By Herbert Lash and Amanda Cooper
NEW YORK/LONDON (Reuters) -Equity markets rose and the dollar slid on Monday on heightened risk-on sentiment driven by hopes the U.S. economy is slowing enough to allow the Federal Reserve to ease its rate-hiking pace and the ongoing speculation that China may ease COVID restrictions.
Markets looked past data showing Chinese exports and imports unexpectedly contracted in October as China grapples with COVID-19 curbs, and indications a report on the U.S. consumer price index on Thursday will show stubbornly high inflation.
U.S. stock indexes edged higher in choppy trading with the focus on Tuesday’s mid-term elections that will determine whether the Republicans are strong enough to take over Congress and underlines the difficult prospects for Democrats.
While a divided Congress is typically viewed as good for markets, the hope the U.S. economy is losing enough momentum for the Fed to slow the pace of monetary tightening is pushing the dollar lower, said Joe Manimbo, senior market analyst at Convera in Washington.
“The market is really desperate for the Fed to pivot,” Manimbo said. “It will take anything it can get in terms of signs of a softening economy to hold out hope that a pivot might materialize sooner rather than later,” he said.
Slower inflation on the heels of signs in Friday’s U.S. employment report that the labor market is cooling, would be positive for risk appetite and negative, at least over the short term, for the dollar, Manimbo said.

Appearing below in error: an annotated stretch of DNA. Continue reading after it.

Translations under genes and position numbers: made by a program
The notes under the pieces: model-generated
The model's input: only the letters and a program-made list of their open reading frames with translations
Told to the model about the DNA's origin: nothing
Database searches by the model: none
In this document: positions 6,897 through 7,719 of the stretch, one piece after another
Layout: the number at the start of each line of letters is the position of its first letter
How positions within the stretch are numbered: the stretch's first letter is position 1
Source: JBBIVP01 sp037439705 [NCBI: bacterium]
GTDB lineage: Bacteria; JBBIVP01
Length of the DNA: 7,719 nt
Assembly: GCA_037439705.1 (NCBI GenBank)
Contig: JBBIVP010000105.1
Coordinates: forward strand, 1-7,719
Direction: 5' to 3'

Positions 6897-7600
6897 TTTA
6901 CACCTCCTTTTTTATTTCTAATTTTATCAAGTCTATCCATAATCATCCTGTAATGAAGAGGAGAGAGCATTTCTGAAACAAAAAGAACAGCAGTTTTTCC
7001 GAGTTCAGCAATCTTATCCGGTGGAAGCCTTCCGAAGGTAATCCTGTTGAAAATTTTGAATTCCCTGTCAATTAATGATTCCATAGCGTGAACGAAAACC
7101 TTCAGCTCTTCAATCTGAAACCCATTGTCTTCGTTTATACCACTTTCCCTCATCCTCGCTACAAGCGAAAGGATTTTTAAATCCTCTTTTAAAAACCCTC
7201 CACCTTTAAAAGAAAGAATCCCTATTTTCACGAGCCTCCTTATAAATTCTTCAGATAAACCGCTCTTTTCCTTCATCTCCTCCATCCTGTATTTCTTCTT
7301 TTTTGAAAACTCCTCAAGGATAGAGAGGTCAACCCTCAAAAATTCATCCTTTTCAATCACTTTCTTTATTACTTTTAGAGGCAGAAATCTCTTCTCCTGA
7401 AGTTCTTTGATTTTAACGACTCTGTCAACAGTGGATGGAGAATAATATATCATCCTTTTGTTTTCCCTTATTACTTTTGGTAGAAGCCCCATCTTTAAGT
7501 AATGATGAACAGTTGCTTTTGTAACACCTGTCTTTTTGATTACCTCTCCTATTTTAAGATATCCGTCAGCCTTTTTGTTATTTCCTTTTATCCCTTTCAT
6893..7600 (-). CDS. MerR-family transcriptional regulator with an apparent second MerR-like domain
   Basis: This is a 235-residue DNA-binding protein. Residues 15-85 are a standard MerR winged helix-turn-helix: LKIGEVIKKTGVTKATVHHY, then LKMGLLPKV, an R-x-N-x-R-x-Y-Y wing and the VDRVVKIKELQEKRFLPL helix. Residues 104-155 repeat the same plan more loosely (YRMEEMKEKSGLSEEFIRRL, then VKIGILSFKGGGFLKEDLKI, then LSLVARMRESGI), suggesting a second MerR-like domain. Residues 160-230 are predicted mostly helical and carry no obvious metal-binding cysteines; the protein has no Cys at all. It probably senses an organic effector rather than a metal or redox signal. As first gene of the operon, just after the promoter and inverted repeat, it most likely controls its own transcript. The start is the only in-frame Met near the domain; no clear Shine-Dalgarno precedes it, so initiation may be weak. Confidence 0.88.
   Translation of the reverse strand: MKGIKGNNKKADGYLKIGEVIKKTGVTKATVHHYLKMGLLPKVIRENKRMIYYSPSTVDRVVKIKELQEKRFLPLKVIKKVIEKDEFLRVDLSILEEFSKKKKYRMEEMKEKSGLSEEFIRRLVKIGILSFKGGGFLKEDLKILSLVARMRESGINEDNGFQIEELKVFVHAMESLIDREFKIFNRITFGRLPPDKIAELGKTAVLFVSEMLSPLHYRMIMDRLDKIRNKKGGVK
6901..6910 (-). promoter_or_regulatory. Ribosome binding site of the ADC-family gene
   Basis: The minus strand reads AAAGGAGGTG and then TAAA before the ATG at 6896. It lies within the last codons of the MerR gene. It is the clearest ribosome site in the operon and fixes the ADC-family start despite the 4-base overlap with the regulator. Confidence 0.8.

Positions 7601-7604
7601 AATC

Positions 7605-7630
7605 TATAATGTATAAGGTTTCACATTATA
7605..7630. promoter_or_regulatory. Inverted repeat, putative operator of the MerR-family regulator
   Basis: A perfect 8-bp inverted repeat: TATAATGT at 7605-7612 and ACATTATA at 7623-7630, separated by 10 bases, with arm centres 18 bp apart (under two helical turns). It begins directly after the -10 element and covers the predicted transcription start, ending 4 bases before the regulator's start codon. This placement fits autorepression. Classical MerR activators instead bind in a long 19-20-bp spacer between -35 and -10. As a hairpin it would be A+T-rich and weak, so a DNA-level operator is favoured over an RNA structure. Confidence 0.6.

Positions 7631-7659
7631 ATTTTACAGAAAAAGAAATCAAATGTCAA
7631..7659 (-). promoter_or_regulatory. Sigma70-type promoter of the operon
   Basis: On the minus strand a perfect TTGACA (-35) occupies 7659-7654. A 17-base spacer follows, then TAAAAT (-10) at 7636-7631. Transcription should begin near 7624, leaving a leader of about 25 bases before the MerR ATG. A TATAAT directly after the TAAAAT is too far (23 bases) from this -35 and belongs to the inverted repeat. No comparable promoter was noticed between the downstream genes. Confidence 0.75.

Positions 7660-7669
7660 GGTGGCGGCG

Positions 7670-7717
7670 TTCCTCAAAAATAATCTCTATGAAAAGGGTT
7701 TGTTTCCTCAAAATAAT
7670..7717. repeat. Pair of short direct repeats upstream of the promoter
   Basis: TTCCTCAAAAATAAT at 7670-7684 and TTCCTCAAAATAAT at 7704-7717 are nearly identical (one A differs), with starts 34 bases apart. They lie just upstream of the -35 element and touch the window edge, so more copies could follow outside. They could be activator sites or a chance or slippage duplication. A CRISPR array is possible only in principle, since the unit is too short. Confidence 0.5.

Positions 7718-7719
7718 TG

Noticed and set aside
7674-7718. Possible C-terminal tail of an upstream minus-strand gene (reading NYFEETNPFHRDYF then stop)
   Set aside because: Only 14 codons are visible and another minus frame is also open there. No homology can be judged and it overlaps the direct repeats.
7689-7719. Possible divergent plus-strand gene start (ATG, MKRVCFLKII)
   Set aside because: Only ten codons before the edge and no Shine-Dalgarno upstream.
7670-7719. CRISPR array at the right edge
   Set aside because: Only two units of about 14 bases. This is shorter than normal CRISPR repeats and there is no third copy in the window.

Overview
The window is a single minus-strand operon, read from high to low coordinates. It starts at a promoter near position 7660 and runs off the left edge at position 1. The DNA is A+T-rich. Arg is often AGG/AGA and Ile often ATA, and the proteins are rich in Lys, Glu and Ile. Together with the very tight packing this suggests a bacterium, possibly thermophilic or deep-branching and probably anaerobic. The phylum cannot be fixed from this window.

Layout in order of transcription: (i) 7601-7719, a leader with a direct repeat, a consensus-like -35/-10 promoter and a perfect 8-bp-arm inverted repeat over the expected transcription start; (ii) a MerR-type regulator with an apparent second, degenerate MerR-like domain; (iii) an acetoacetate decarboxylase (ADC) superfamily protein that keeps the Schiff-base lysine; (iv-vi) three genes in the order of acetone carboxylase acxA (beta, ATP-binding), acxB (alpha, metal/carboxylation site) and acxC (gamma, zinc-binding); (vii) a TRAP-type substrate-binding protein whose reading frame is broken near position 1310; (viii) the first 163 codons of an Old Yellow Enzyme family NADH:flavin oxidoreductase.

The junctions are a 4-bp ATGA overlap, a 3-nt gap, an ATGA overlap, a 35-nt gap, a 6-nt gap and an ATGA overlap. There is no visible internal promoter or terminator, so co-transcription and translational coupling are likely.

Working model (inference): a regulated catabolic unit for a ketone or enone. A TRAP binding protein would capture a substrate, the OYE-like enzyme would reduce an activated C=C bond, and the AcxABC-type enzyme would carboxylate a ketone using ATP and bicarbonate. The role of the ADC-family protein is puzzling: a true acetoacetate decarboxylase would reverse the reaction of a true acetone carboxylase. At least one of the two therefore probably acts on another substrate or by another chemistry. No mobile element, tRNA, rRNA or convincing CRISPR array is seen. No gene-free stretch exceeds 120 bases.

The euro rose 0.34% to $0.9994 and the Japanese yen weakened 0.04% against the dollar at 146.68.
Major indices in Europe mostly edged higher, with the exception of the FTSE 100 in London, while Wall Street was mostly higher as the Nasdaq bounced around break-even.
MSCI’s all-country world index gained 0.53%, and the broad pan-European STOXX 600 index rose 0.32%.
The dollar also was under pressure as traders held on to the idea that China could temper some of its COVID restrictions after the government on Monday indicated it will make it easier for people to enter and exit the capital.
Stephane Ekolo, strategist at Tradition in London, said the market is looking for an excuse to buy stocks.
“In spite of China sticking to its zero-COVID pledge, there are some in the market that still believe that China might somewhat ease its COVID-19 policy,” Ekolo said.
A strong U.S. jobs report for October last week ensured the Fed will be in no rush to pivot away from its aggressive tightening of monetary policy, a view that kept Treasury yields higher.
The yield on two-year notes, which typically moves in step with rate expectations, rose 7.8 basis points at 4.730%, while the 10-year yield was up 6 basis points to 4.218%.
Fed Chair Jerome Powell last week quashed speculation that the U.S. central bank could slow the pace of its monetary tightening, saying rates would likely stay higher, for longer.
Median forecasts call for annual inflation to slow to 8.0% and for the core to dip a tick to 6.5%.
Oil prices rose to more than a two-month high on news that China, the world’s top crude importer, could take steps toward reopening after years of strict COVID restrictions, The Wall Street Journal reported, citing sources.